Even with the all of the money that has been thrown around these past few weeks by MLB teams to lock up their players, there still are certain major leaguers who are not being paid what they deserve, due to their potential and their production so far.
Mostly early in their careers, franchises are still reaping the benefits of arbitration-level pay or early extensions that bought out years of arbitration, ultimately giving the franchise more leverage with their financials, but also guaranteeing the player an above-average wage earlier in his career.
Eloy Jimenez is a great example of this, as the Chicago White Sox just locked him up for another six years for a total of $43 million, even before he played one inning of baseball at the major-league level. With franchises trying to penny pinch their way to a championship, or buy one as the Boston Red Sox, New York Yankees and Chicago Cubs have all recently done, players are on the losing end of negotiations and compensation.
Coming up through the minor leagues is a long process, one that commonly burns out high-level prospects who are grinding tooth and nail to accomplish their dreams. Minor-league pay is not even close to being on the level that it needs to be, but the earlier contracts being signed by players is a step in the right direction, although it does only cater to top-level prospects who are on the cusp of stardom.
With that in mind, here are five of the most deserving players for a new contract (or most underpaid) across the MLB.
Christian Yelich – OF, Milwaukee Brewers
An easy choice to lead off the list, Christian Yelich is the 2018 National League MVP, which pretty much everyone knows. Having come over from the Miami Marlins in an offseason deal, Yelich was one of the franchise’s best players down in Florida but did not assume superstar status until arriving in brewtown.
Having been acquired on the same day that general manager David Stearns reached an agreement with center fielder Lorenzo Cain to rejoin the team that drafted him, Yelich assumed the position of the team’s starting right fielder, joining Cain and incumbent and franchise cornerstone Ryan Braun to form of the more daunting outfields in the league.
Not only did Yelich win the MVP award, but he also blew the competition out of the water, setting career highs in pretty much every major offensive category while playing Gold Glove-caliber defense out in the outfield. Due to injuries and depth, Yelich played across all three spots in the outfield, showing that he is not just a one-trick pony when it comes to outfield defense and positional flexibility.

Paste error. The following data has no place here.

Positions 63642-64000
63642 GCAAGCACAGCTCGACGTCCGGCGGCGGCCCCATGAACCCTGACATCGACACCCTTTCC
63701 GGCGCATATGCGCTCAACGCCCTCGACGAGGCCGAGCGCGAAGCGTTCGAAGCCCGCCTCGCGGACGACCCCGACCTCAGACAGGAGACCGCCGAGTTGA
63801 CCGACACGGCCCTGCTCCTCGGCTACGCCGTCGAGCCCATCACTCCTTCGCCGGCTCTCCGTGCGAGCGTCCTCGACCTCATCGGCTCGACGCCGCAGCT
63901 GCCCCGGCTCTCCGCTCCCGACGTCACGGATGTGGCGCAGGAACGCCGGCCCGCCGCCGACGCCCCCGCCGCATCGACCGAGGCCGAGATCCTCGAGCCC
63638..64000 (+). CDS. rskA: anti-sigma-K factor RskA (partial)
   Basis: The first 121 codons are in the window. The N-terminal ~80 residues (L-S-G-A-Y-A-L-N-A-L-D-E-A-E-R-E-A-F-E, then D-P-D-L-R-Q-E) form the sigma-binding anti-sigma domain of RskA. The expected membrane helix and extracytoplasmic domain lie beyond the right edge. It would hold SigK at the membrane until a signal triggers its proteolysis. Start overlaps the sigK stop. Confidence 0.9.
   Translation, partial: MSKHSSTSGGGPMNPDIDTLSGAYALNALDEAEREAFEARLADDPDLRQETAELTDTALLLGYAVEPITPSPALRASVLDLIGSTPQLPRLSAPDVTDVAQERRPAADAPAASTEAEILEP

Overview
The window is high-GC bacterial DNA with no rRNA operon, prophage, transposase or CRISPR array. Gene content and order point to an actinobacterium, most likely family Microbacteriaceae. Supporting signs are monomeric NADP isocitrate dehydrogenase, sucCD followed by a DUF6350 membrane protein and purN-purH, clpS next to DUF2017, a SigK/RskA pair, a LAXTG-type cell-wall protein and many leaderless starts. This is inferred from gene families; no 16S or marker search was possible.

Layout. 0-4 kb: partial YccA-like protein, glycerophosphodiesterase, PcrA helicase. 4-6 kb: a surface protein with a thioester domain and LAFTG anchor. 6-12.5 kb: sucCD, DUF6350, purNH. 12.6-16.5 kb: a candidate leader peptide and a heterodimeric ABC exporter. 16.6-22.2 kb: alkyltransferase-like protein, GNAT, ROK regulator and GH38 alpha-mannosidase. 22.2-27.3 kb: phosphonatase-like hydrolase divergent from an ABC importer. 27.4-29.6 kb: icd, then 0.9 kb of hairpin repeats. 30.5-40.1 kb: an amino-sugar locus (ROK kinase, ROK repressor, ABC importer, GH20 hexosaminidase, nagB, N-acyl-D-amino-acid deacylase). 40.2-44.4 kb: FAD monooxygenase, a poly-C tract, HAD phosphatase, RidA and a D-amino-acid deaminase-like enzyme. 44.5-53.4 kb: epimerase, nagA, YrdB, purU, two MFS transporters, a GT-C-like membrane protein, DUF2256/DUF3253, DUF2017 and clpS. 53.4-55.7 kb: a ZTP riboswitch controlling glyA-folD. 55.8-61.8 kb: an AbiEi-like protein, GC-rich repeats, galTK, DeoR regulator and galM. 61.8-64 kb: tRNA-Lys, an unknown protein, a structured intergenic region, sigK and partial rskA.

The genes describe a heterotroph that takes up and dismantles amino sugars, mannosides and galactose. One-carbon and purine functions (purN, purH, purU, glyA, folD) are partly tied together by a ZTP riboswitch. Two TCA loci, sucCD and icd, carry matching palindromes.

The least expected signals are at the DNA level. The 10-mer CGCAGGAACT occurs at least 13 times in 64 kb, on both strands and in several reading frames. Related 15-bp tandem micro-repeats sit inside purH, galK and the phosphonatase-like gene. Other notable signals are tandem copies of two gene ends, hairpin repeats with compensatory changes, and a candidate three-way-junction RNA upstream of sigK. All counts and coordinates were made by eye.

Currently on a team-friendly, seven-year, $49.57 million deal that he signed in March of 2015 while still with the Marlins, Yelich is under contract with the Brewers until 2023, when he will be 31. For a small-market MLB team like the Brewers, his deal is one that they can easily swallow while adding key pieces alongside him.
Even though he has four more seasons (including this year) left on his deal, the Brewers would be smart to handle Yelich in a similar way that they did with Braun – extend him now with years left on his current deal, tacking it on at the end and securing a set pay amount ahead of schedule.
Would Yelich go for this? He has said he loves it in Milwaukee but is not currently worried about his next deal, which is what he was asked during the onslaught of all the big-time deals that took place. Any potential deal would be the last of his career, taking him out of free agency during his prime, so it would need to include big money, something Milwaukee seems content with ponying up.
Potential deal: 8 years, $220 million
Jose Urena – SP, Miami Marlins
If the Marlins, who have decidedly made it a yearly tradition to trade away future MVP winners (looking at you Giancarlo Stanton and Yelich), have any aspirations of competing in the next decade, then they need to start holding onto players, and that is where extending Jose Urena comes in.
One of the more under-the-radar types for the fish, Urena has put together two consecutive of a sub-4.00 ERA, making 36 and 32 starts, respectively. If the team was looking for an ace, they found one.